Jazz Improv NY, Vol. 1, No. 3 – Pg 32
JI: Tell us about the kinds of inspiring sounds, sights, people, situations, and opportunities that you experienced growing up in France that led you to pursue this creative path?
JMP: When you’re an artist, everything you experience in life brings you inspiration. Being in contact with beautiful things, works of art, nature, cities, people, emotions etc. It is a process, and for me, singling out this or that moment or situation is impossible. Pretty much everything feeds your art in a very subconscious hence mysterious way. Where and when it happens is not necessarily relevant because it is primarily what happens inside you that turns it into art and shapes your artistic voice. Which makes me often say: “my country is my music.”
JI: Could you discuss how your association with several influential musicians with whom you have played, and an experience with one or more of them that significantly impacted your artistry? Dave Liebman, Kenny Garrett, Lenny White, John Abercrombie, Michael Brecker.
JMP: These were more encounters than real collaborations. My trios with François Moutin & Ari Hoenig, or with Boris Kozlov and Billy Hart, or with Thomas Bramerie and Mark Mondesir, have been essential to my musical inspiration and development these past few years. These musicians, by their incredible talent and personality, have made me the greatest musical gift I can think of: they made me get out of myself and become part of something much bigger, the musical wave if I may say. Playing great music with these guys, you forget everything including who you are, and become part of this big wave of sound, of music, of emotions.
JI: What prompted you to move to New York from native France? Tell us about some of the key experiences you have had in New York, since your relocation, and how those impacted your music and awareness?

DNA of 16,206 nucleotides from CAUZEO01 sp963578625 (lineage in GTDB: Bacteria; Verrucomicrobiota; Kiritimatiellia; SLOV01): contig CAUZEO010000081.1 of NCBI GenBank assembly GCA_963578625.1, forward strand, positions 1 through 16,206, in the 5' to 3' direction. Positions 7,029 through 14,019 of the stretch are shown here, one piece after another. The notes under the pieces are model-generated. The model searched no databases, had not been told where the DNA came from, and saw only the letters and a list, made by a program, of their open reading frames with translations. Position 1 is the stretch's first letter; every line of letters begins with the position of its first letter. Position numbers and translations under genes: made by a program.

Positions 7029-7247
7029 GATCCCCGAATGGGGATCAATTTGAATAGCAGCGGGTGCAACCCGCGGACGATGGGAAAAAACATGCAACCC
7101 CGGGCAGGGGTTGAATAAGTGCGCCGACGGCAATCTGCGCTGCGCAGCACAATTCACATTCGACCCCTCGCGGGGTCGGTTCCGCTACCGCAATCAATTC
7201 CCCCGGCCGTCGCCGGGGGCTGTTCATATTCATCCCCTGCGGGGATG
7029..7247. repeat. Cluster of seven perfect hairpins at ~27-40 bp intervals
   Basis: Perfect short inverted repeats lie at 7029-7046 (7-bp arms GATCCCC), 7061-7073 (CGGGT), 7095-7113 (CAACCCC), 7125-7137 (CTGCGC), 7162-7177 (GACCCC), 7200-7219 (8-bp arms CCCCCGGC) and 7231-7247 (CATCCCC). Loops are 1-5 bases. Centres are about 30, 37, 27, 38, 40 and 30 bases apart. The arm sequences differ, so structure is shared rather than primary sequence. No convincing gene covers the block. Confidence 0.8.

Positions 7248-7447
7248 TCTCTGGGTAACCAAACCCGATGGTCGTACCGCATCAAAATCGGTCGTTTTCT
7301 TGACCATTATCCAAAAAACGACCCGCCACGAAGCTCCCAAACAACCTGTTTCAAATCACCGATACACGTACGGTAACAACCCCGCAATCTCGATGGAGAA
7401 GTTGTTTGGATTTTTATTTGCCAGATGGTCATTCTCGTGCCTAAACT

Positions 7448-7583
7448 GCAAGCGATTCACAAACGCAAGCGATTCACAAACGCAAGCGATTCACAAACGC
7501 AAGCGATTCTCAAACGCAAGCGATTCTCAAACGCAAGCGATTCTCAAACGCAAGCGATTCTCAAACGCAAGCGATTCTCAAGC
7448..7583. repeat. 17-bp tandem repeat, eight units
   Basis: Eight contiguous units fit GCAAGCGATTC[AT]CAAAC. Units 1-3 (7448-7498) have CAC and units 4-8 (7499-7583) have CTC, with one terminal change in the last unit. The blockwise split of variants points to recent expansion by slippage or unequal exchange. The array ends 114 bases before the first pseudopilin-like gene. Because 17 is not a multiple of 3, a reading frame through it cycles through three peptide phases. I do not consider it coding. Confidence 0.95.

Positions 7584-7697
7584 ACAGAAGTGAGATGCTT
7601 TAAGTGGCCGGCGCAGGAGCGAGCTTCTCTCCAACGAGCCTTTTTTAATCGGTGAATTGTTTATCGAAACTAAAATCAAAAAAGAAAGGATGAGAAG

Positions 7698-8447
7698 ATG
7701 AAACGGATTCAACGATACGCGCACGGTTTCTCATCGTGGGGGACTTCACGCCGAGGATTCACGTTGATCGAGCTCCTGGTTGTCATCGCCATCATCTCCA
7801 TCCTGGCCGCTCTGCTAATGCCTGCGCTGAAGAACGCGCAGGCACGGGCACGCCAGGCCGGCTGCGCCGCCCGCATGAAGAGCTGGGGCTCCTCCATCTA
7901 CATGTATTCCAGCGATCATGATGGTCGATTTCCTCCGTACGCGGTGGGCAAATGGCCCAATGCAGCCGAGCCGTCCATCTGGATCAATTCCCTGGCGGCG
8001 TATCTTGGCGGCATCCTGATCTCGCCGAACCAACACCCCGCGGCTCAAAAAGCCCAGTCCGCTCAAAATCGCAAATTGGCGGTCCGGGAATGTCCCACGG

JMP: Well, name a few American musicians known in France, then a few French musicians known in the US and you’ll have part of your answer. This, which I would call the “no more borders” desire, meaning I wanted to have a full life as a musician and therefore play everywhere, not only in France. And also the urge to live something new, to start afresh, which I think is crucial for a musician. Routine kills art, and travels kill routine.
As for experiences, the simple fact that New York is like no other place else, which greatly impacts anyone who lives there. Such an impact, for an artist like me, was very beneficial because I need energy, challenge, surprise, questioning, and this is the place to experience all that.
And also, of course, all the great musicians I’ve played with since I got here. My encounter with Ari, or with Sam Newsome for example, have changed me because of the beauty and power of their playing. They are not players, they are other worlds and dimensions.
JI: What is the foundational concept in your organization of your trio work?
JMP: No concept, never. I don’t think about music. When I compose or play, music just goes through me, like a conduit. My only goal is to stand as little as possible in the way. Picasso used to say: “I don’t paint, painting uses me”. Stravinsky, when asked about how he wrote “Rite of Spring”, said: “It just went through me.” I couldn’t put things better.
JI: What challenges do you experience?